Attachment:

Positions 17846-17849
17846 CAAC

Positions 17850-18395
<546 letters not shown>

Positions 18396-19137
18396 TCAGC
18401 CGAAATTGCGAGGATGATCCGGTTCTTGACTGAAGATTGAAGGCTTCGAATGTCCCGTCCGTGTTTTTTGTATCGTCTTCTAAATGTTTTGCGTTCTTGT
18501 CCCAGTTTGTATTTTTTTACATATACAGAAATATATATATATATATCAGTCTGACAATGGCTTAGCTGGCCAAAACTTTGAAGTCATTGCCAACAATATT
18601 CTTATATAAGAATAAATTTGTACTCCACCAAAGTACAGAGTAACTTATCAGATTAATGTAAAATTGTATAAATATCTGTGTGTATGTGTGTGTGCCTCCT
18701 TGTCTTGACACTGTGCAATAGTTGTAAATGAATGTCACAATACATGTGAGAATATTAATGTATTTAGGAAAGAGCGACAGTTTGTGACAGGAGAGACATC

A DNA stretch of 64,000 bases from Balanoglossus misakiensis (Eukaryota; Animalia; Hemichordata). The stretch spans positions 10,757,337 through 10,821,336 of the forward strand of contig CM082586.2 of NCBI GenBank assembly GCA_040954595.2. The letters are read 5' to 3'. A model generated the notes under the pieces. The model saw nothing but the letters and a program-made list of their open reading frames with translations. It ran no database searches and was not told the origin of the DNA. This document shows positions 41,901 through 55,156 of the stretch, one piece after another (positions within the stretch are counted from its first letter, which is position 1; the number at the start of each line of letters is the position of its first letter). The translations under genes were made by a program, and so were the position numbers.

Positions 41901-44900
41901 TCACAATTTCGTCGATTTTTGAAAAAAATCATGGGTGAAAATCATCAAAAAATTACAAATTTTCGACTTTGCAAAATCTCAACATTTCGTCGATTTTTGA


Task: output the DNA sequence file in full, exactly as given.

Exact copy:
Positions 17846-17849
17846 CAAC

Positions 17850-18395
<546 letters not shown>

Positions 18396-19137
18396 TCAGC
18401 CGAAATTGCGAGGATGATCCGGTTCTTGACTGAAGATTGAAGGCTTCGAATGTCCCGTCCGTGTTTTTTGTATCGTCTTCTAAATGTTTTGCGTTCTTGT
18501 CCCAGTTTGTATTTTTTTACATATACAGAAATATATATATATATATCAGTCTGACAATGGCTTAGCTGGCCAAAACTTTGAAGTCATTGCCAACAATATT
18601 CTTATATAAGAATAAATTTGTACTCCACCAAAGTACAGAGTAACTTATCAGATTAATGTAAAATTGTATAAATATCTGTGTGTATGTGTGTGTGCCTCCT
18701 TGTCTTGACACTGTGCAATAGTTGTAAATGAATGTCACAATACATGTGAGAATATTAATGTATTTAGGAAAGAGCGACAGTTTGTGACAGGAGAGACATC

A DNA stretch of 64,000 bases from Balanoglossus misakiensis (Eukaryota; Animalia; Hemichordata). The stretch spans positions 10,757,337 through 10,821,336 of the forward strand of contig CM082586.2 of NCBI GenBank assembly GCA_040954595.2. The letters are read 5' to 3'. A model generated the notes under the pieces. The model saw nothing but the letters and a program-made list of their open reading frames with translations. It ran no database searches and was not told the origin of the DNA. This document shows positions 41,901 through 55,156 of the stretch, one piece after another (positions within the stretch are counted from its first letter, which is position 1; the number at the start of each line of letters is the position of its first letter). The translations under genes were made by a program, and so were the position numbers.

Positions 41901-44900
41901 TCACAATTTCGTCGATTTTTGAAAAAAATCATGGGTGAAAATCATCAAAAAATTACAAATTTTCGACTTTGCAAAATCTCAACATTTCGTCGATTTTTGA